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3 suicide bombers kill 20 in Iraq
Sinan Salaheddin in Baghdad | June 02, 2005 16:22 IST
Three suicide car bombings killed 20 people in northern Iraq on Thursday, including a top municipal council leader and a bodyguard of Iraq's Kurdish deputy prime minister, officials said.
Continuing violence during the past days has also claimed the lives of three children, a US soldier and a Sunni Muslim cleric, underscoring the rampant, random nature of an insurgency that has killed almost 800 people since the April 28 announcement of Iraq's new Shia-led government, according to an Associated Press count.
At least 12 people were killed in a massive explosion targeting a restaurant in Tuz Khormato, 55 miles south of the northern city of Kirkuk, the Iraqi Defense Ministry said in a statement. Police Lt. Sabah Hidayat said at least 40 people were wounded.
The suicide bombing tore apart the town's Baghdad Restaurant, where bodyguards of Iraq's Kurdish deputy prime minister, Rowsch Nouri Shaways, were eating, said police Brig. Sarhad Qadre.
"I was sitting inside my restaurant when about six cars parked nearby and their passengers came inside and ordered food," said restaurant owner Ahmed al-Dawoudi. "Seconds later, I heard a big explosion and the restaurant was turned into twisted wreckage and rubble. Blood and pieces of flesh were everywhere."
Shaways was not at the restaurant at the time of the blast, which killed 12 diners, including one of his guards. At least 40 were wounded. Kurds, who want oil-rich Kirkuk to be part of their autonomous Kurdistan region, have been regularly targeted by insurgent attacks.
The blast set ablaze eight cars in the restaurant's parking lot, the focal point of a bloody, rubble-strewn scene that US and Iraqi police quickly cordoned off. Shards of glass, shoes and splattered breakfast meals covered the restaurant's floor as emergency workers raced around overturned tables and wooden chairs in a bid to treat the casualties.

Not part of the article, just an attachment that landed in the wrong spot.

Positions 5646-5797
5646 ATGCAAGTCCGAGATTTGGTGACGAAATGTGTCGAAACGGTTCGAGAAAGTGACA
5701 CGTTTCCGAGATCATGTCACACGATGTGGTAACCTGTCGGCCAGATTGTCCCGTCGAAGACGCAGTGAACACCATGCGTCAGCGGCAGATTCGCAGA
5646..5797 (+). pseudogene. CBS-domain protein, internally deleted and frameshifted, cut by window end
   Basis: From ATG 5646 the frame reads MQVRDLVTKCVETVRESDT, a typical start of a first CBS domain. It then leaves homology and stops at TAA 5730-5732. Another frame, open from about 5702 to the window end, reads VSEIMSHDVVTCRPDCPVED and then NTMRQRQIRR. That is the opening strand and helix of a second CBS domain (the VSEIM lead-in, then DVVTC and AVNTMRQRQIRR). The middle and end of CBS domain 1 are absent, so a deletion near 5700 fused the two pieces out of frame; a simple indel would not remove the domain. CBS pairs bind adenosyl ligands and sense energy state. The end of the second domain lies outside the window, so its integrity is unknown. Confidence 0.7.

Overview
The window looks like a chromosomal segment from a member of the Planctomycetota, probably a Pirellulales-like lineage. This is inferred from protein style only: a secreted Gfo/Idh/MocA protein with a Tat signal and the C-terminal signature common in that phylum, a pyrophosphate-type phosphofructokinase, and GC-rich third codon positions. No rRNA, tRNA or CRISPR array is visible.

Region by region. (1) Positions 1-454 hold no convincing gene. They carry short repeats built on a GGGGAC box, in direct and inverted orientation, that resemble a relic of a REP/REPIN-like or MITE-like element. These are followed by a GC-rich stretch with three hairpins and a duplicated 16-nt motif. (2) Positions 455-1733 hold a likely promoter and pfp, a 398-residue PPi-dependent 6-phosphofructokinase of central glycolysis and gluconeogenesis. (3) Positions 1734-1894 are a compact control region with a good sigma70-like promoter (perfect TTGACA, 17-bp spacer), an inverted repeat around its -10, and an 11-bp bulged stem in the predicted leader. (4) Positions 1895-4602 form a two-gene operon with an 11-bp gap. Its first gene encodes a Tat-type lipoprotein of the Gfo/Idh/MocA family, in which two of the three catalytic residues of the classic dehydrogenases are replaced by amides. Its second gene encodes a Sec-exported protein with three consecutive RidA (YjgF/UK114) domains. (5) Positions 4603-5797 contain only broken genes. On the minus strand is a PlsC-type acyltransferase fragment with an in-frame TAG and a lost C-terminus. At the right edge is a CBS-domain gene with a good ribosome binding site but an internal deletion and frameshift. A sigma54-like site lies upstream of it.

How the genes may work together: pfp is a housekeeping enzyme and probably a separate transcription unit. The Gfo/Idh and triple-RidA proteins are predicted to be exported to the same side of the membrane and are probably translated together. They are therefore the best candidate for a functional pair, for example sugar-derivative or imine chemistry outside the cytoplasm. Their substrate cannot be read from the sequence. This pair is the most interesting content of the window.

In the northern city of Kirkuk, a suicide car bomber killed four Iraqi bystanders and wounded at least 11 others, said Dr. Bassam Mohammed of Kirkuk Emergency Hospital.
The explosion targeted a convoy of Toyota Land Cruisers carrying civilian contractors, damaging one of the vehicles but injuring none of its occupants, the US military said.
Further south in Baqouba, about 35 miles northeast of Baghdad, another suicide bomber killed four people, including Hussein Alwan al-Tamimi, 41, deputy head of Iraq's northeastern Diyala provincial council since January, police Col. Mudhafar Mohammed said. Three of his bodyguards also died in the attack on his convoy; four people were wounded.
A US soldier assigned to the Marines was killed when a roadside bomb struck the vehicle he was traveling in Wednesday near the volatile western Iraqi city of Ramadi, the military announced Thursday.
Another American soldier, attached to Task Force Liberty, died of non-battle-related wounds Wednesday in the northern city of Kirkuk, the military said. The incident is under investigation.
As of Thursday, at least 1,665 US military members have died since the Iraq war began in March 2003, according to an Associated Press count.
The US military also announced Thursday that an Iraqi civilian was killed and another wounded in a suicide bombing Wednesday near the village of Mishada, 20 miles north of the capital. Another suicide bomber tried to attack a US convoy nearby but failed.
A Sunni cleric, Imad al-Hayali, was "mistakenly" killed by an Iraqi soldier at a checkpoint in Latifiyah, south of Baghdad, police Lt. Adnan Abdullah said Thursday. Al-Hayali was shot Tuesday by soldiers who thought he was driving dangerously toward the checkpoint, Abdullah said.
A southern Baghdad mortar barrage late Wednesday killed 12-year-old Sabaa Haitham, her brother Sajjad, 10, their 8-year-old cousin Mina Mohammed Abid their uncle, Lu'ay Salih, in his mid-20s, hospital officials said.
In a bid to curb Iraq's insurgency, Shia leaders have started reaching out to Sunni Muslim insurgent groups believed responsible for multiple attacks.
Senior Shia cleric Hummam Hammoudi, chairman of a committee named by the National Assembly to draw up Iraq's constitution, said the Shia-led government has opened indirect communications with factions in the Sunni Arab-dominated insurgency and is trying to persuade them to lay down their arms.
"Some informal and limited contacts have been established with parties that we label as 'resistance,' so they can contribute to the drafting of the constitution," said Hammoudi, a senior member of Iraq's largest Shia political party.
Experts have long maintained it will be difficult to defeat the insurgency with military means alone. They stress the need for Sunni Arab participation in the political system, adequate reconstruction funds and job creation as key to weakening support for the rebels.
But the contacts did not include radical Islamic groups such as terrorist chief Abu Musab al-Zarqawi's al-Qaida in Iraq, which has been blamed for some of the worst bombings, kidnappings and other attacks.
(Associated Press writers Hamza Hendawi and Sameer N. Yacoub in Baghdad and Yahya Barzanji in Kirkuk contributed to this report)
AP Photo/Mohammed Adnan